What should be the focus of government and public attention is the various inadequacies of bridge inspections. Were the very best metal analysis technologies used, rather than reliance on visual observations? Were the inspectors the very best educated and trained? Were inspections constrained by federal or state regulations and guidelines so that best available methods and technologies were not (justifiably) used? Here is the big point: The fact that this bridge fell down is proof positive that the entire inspection and maintenance program was a FAILURE! The central goal and responsibility of engineering practices is to protect the public and PREVENT deaths.
Can responsibility also be assigned to the design of the bridge? Yes, to some extent. The design was the opposite of “fail-safe.” If any key bridge structure component failed, then the entire bridge was doomed to fail. And perhaps it can be reasonably argued that at the time of the original design, that this feature was accepted practice. However, we must understand that if cost constraints had not been imposed, designers could probably have built in various redundancies so that only portions of the bridge would have failed under the most catastrophic scenarios.
Here is yet another big issue that I have not seen mentioned or discussed by anyone yet. I can absolutely guarantee that there were countless discussions over the years by engineers, bureaucrats and politicians that combined risk assessment and cost-benefit types of thinking. It comes down to this: To bite the bullet and conclude that to provide maximum protection of public safety the bridge should be replaced would inevitably face debates about the incredibly high costs and the enormous difficulties of obtaining the funding, and also how obtaining such funding would imperil other government projects.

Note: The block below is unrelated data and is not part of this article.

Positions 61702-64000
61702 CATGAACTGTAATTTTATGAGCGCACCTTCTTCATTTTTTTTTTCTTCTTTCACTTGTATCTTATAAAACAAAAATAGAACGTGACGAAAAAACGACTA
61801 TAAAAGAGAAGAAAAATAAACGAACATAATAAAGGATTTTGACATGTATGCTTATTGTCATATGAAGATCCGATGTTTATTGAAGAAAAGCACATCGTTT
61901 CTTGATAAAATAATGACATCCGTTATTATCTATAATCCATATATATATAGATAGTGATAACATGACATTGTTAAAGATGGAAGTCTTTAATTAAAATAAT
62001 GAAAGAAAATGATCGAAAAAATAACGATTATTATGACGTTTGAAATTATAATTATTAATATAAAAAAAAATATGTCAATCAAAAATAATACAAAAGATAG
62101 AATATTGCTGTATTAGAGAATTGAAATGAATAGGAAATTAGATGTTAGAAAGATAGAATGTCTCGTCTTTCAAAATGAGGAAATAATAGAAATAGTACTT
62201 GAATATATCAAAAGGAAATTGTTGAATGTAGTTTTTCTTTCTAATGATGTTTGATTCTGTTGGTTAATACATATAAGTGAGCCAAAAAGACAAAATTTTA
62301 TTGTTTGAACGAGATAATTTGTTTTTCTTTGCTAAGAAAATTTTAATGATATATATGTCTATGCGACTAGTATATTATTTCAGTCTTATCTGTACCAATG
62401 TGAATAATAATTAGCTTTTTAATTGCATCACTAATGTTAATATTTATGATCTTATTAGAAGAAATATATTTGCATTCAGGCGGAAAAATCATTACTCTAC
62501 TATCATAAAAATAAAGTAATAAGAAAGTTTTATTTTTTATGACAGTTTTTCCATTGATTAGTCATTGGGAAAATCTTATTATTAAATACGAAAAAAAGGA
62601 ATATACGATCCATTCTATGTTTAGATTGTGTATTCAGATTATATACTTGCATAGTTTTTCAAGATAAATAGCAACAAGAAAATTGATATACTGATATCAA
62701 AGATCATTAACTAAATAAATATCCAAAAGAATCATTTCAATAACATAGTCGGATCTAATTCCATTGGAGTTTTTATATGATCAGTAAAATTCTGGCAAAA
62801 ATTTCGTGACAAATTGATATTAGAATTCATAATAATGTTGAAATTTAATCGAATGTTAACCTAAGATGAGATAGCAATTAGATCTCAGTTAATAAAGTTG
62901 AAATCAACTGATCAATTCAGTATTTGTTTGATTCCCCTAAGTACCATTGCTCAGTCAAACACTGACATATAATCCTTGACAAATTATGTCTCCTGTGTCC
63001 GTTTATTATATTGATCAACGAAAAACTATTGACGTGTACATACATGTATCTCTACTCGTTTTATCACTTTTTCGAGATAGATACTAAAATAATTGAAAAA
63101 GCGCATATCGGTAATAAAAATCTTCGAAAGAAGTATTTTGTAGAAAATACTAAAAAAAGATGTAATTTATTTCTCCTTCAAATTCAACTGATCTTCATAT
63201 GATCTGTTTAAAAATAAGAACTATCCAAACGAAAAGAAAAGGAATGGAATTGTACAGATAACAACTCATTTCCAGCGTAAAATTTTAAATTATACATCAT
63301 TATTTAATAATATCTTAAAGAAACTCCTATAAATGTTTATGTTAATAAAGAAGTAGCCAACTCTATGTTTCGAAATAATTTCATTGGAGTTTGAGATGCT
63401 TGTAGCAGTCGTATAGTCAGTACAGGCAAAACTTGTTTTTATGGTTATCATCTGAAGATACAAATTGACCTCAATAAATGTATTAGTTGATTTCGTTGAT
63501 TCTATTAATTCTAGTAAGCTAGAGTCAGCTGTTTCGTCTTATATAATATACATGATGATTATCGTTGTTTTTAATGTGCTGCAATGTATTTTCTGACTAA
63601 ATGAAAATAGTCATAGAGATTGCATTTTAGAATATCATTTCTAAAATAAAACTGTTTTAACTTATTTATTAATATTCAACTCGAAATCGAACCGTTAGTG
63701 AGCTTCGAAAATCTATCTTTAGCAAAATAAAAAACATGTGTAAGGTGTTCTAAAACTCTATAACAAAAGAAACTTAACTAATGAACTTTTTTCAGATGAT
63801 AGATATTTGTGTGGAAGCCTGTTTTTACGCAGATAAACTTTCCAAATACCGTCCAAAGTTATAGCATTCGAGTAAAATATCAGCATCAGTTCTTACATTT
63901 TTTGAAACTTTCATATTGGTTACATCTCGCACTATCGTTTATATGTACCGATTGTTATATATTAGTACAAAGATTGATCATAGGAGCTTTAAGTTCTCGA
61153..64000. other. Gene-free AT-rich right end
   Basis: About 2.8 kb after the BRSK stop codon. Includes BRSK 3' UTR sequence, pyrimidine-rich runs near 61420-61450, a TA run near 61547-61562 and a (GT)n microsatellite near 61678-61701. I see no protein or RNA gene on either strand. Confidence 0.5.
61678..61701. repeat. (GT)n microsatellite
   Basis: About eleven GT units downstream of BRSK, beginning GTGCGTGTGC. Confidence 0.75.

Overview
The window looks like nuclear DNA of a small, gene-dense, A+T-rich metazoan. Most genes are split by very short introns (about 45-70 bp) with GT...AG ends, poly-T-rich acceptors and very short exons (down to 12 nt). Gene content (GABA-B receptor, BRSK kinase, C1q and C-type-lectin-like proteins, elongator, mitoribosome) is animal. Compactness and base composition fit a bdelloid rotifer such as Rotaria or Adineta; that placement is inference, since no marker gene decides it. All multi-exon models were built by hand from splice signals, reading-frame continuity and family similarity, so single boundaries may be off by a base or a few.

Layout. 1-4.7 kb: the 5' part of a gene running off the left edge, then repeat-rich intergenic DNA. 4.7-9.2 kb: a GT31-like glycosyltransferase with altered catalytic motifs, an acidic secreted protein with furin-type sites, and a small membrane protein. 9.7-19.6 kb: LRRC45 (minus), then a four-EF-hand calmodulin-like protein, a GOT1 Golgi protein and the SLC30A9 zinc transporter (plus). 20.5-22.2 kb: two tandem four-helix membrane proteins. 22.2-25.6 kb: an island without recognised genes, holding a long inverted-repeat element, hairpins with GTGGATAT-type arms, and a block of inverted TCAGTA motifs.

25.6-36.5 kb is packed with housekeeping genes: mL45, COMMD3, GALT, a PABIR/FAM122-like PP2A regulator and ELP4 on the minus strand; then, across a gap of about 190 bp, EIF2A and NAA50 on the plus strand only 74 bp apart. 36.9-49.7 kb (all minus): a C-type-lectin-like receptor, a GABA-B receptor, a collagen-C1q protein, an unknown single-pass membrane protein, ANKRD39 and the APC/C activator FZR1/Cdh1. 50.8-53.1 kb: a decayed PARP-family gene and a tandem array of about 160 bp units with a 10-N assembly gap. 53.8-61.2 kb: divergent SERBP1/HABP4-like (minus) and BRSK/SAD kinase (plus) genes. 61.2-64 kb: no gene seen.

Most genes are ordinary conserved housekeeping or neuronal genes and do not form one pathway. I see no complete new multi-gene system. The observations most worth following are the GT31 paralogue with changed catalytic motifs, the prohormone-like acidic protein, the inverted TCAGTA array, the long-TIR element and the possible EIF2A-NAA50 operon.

So the decision moves in the direction of higher levels of inspection to postpone the inevitable high cost/low risk scenario. On the other hand, all people connected to these kinds of discussions know one big reality: If the crap hits the fan and there really is a catastrophic bridge failure, then the money WILL be readily available to replace it! This is the way the system works. Of course, to replace the bridge and deal with all the many horrific impacts of the bridge failure AFTER the fact will cost much, much more money than if a planned replacement strategy had been adopted!. But that is exactly what the Minneapolis story ultimately is all about. It is what virtually all of our national infrastructure thinking is about. The New Orleans disaster was totally preventable, as every technically sound and objective analysis showed.
As time goes on and our national physical infrastructure continues to degrade from many causes, including corrosion, fatigue and inevitable wear and tear, we will continue to see deaths, injuries and incredible economic harm. And, yes, global warming and all of its anticipated climatic changes will just increase the risks of catastrophic infrastructure failures. As just one example, sea level rise is known in some quarters to put in jeopardy virtually every major American city that sits on or close to a major water body. Ultimately, our biggest infrastructure investment will be for constructing massive, complicated dikes and walls, as the Dutch have done, to protect our major coastal cities.
The remaining public policy question is clear: Will the nation spend what is necessary? Seven other major bridge collapses in the last 40 years have not done the trick. Inadequate bridge inspection has been a frequent documented problem, as well as some design defects. Many people have already died from bridge failures. But still the nation’s elected officials have not bitten the bullet and agreed to spend trillions of dollars over several decades to bring America’s physical infrastructure up to the most modern standards. Waiting for politicians to make physical infrastructure a priority is like waiting for Godot.
Think about all this the next time you go over a bridge.